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Earth’s Climate
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  1. Earth’s Climate

  2. Factors That Determine Climate The Earth is cold at the poles and warm at the equator Sunlight falling at an angle is spread out over a greater area and therefore causes less heating at steeper angles in polar regions.

  3. Tilt of the Earth’s axis • 23.5 towards the sun in summer • 23.5 away from the sun in winter Polar regions become extremely cold in winter. Even though the poles get constant sun in summer, the solar angle is so low that the heating is small. Also, polar ice reflects sunlight, further reducing the effect of constant sun. Factors That Determine Climate Solar energy absorption Solar energy reflection

  4. Equinox Solstice Equinox Solstice

  5. Also Watch!!!! Seasonal Changes

  6. Weather and Climate What is weather? Weather is the state of atmospheric conditions that exist over relatively short periods of time, from a few hours to a couple of days). Weather includes the passing of a thunderstorm, hurricane, or blizzard, and the persistence of a heat wave, or a cold snap. What is Climate? Climate is the weather we expect over the period of a month, a season, a decade, or a century. It is often described in terms of "climate norms" or average weather conditions. Climographs are graph of monthly average temperature plotted against average precipitation. The temperature points are joined by a line.

  7. Reading a Climograph Location at the top Dotted Line Graph = average monthly temp. Temperature Scale Watch Fº vs. Cº!! Bar Graph = Average Monthly Rainfall…think of a glass filling up w/ water Months at the bottom JFMAMJJASOND Precipitation Scale, Watch inches or mm!!

  8. Analyzing Climographs

  9. Factors That Determine Climate Latitude: Warm and moist at the equator, cold and dry at the poles Altitude/Elevation: Higher altitudes are colder and dryer Proximity to landforms: (mtns., deserts, plains, valley) Mountains can cause clouds an precipitation on the windward side, and dry conditions on the leeward side Proximity to oceans: Oceans moderate temperature and increase humidity Polar or Tropical water currents can influence temperatures

  10. “How do those factors influence a location’s climate?”

  11. Elevation/altitude For every 1,000 ft of elevation change, we calculate 3.5°of temperature change As we rise in elevation, temperature….? As we drop in elevation, temperature….?

  12. Closeness to Landforms: mtns.

  13. This is how prevailing winds can influence climate

  14. Coastal vs. Inland • Precipitation: • Receive more rain, than snow • Humidity acts to insulate temperatures • Sun goes down, the moisture retains heat • Temperatures: • Remain more constant throughout the year • Cooler Summers, Warmer Winters • Less variation in yearly averages than inland • Precipitation: • Typically receive more snow, than rain • Little humidity, daytime heat is lost • Sun goes down it gets cold • Temperatures: • Have more variation throughout the year • Cooler winters, Warmer Summers • Lots of variation in yearly averages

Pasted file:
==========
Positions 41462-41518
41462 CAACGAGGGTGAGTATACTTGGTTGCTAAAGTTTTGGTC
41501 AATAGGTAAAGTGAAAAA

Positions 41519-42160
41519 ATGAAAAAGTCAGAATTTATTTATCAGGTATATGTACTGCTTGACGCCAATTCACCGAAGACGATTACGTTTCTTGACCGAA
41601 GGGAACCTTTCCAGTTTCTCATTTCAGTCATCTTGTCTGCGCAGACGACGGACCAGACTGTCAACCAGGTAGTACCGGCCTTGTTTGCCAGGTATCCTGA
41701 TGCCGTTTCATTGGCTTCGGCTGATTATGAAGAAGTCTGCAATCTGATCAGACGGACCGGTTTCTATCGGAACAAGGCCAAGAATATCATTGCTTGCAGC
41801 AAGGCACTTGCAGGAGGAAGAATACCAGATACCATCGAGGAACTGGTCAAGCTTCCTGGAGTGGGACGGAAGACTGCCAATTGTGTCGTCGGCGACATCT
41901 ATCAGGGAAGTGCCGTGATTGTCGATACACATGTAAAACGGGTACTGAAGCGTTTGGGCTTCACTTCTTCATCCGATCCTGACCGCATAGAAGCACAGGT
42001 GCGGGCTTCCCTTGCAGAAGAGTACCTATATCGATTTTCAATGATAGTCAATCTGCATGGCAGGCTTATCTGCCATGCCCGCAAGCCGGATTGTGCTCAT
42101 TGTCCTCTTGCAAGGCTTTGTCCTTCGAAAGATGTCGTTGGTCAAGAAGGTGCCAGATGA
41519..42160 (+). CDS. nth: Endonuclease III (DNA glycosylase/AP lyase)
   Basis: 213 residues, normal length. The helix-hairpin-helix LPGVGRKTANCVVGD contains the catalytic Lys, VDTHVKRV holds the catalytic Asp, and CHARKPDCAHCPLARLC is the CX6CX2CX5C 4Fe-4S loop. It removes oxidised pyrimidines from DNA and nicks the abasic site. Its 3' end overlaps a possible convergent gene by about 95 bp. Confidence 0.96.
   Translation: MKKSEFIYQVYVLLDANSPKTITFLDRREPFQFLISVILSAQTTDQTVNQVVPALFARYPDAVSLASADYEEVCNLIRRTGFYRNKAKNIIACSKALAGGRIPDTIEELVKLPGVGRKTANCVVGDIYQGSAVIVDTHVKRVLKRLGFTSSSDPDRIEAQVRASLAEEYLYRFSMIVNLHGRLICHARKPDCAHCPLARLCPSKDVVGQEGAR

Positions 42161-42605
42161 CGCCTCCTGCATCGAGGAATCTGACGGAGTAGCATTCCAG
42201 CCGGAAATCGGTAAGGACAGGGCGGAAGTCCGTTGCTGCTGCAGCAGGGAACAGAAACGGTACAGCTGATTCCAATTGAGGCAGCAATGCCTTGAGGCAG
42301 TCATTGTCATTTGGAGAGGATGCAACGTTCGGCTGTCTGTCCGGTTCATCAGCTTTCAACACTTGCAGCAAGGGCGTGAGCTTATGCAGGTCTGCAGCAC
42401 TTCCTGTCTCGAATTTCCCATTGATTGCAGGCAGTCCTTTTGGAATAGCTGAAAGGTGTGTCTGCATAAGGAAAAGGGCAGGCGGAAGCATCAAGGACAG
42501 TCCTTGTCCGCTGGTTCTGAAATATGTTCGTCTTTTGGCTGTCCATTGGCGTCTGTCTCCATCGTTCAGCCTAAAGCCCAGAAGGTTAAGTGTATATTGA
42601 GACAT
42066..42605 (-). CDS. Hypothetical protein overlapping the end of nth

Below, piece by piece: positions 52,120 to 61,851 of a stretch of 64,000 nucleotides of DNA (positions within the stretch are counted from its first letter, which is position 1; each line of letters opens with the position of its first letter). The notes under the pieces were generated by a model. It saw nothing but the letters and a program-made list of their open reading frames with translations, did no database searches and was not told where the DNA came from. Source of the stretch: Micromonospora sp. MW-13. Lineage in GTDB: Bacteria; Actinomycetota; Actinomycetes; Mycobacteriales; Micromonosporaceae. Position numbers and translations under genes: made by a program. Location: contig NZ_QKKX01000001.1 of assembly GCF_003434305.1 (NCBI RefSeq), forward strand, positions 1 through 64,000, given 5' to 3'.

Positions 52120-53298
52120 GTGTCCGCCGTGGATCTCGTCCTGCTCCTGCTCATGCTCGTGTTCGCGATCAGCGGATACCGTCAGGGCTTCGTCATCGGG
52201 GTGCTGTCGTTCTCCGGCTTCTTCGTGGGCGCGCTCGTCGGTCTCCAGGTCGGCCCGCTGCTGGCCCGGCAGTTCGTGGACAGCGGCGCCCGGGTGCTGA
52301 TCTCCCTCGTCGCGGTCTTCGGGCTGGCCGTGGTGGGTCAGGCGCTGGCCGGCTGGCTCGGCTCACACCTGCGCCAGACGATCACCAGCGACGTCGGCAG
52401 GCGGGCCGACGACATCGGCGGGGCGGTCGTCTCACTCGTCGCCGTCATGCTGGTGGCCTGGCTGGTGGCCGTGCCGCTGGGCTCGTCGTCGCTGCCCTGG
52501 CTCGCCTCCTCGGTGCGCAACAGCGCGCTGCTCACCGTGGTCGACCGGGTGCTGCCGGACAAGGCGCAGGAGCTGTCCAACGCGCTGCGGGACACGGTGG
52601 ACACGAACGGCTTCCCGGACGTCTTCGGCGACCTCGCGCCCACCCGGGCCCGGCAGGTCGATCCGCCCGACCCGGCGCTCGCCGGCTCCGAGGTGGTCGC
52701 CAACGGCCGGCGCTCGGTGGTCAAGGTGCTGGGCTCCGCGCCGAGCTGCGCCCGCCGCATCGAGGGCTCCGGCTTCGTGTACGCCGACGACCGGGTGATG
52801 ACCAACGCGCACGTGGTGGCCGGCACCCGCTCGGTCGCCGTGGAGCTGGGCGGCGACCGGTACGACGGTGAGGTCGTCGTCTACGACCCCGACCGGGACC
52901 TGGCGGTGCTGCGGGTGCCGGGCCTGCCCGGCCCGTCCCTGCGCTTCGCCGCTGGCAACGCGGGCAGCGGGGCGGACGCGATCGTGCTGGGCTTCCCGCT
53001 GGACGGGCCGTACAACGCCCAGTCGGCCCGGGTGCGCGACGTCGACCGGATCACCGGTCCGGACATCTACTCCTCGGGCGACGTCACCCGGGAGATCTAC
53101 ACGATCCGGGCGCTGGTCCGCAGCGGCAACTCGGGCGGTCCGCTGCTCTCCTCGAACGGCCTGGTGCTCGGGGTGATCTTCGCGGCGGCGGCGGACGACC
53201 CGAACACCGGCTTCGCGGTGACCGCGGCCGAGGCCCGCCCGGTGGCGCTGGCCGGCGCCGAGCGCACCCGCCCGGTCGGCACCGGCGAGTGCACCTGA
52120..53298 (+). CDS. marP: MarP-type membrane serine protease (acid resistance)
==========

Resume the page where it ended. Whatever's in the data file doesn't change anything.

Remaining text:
15. This is how distance from water can influence a location’s climate Red= Inland Blue= Coastal

  16. Closeness to Water bodies: ocean currents

  17. How do scientists know what the weather was like in the past?

  18. Climate Data Direct Measurements: Observations of air & water temperature, precipitation amount, etc… have been made routinely with accurate instruments for about 150 years Historical Records: Clues left in written documents from the past Paleoclimate: Properties of the Earth and Atmosphere are determined from clues hidden in the Earth, a kind of forensic science. Sources of paleoclimate information: • Ice Cores • Tree Rings • Ocean Sediment

  19. Ice Cores • Ice cores are samples of ice taken from glaciers . • Air bubbles, dust, and oxygen isotopes get trapped in glacial ice, and can be used to analyze past climate. • Glaciers become thicker over time, so the deeper you drill the older the ice is. Glaciers obtain one layer each year, so counting layers is like counting years. Ice core data can extend back hundreds of thousands of years • Ice cores can reveal temperature, precipitation, and gas composition of the lower atmosphere • They also can indicate volcanic eruptions, solar variability, sea-surface productivity and a variety of other climate indicators.

  20. Tree Rings In temperate regions where there is a distinct growing season, trees generally produce one ring a year Since tree growth is influenced by climatic conditions, patterns in tree-ring widths, density, and isotopic composition reflect variations in climate.  Trees can grow to be hundreds to thousands of years old and can contain annually-resolved records of climate for centuries to millennia. If a tree is fossilized, the age of the tree (how long ago it died) can be determined by examining isotopes. Isotope ratios are also indicative of temperature change.

  21. Ocean Sediments Billions of tons of sediment accumulate in the ocean and lake basins each year. Scientist drill cores of sediment from ocean and lake floors. Ocean and lake sediments include tiny fossils and chemicals that are used to interpret past climates.

  22. The Greenhouse Effect The Earth receives ultraviolet (UV) radiation from the sun, absorbs it, and then radiates the energy out as infrared radiation If the Earth behaved as a simple blackbody then the Earth’s average temperature would be –18 C However, the Earth’s average temperature is 15 C. The Earth is warmer because our atmosphere traps some of the outgoing IR radiation. This is a natural process known as the greenhouse effect. The greenhouse effect is a good thing, without it the Earth would become too cold for life to exist. However, man’s activities appear to be altering the natural balance.

  23. The Greenhouse Effect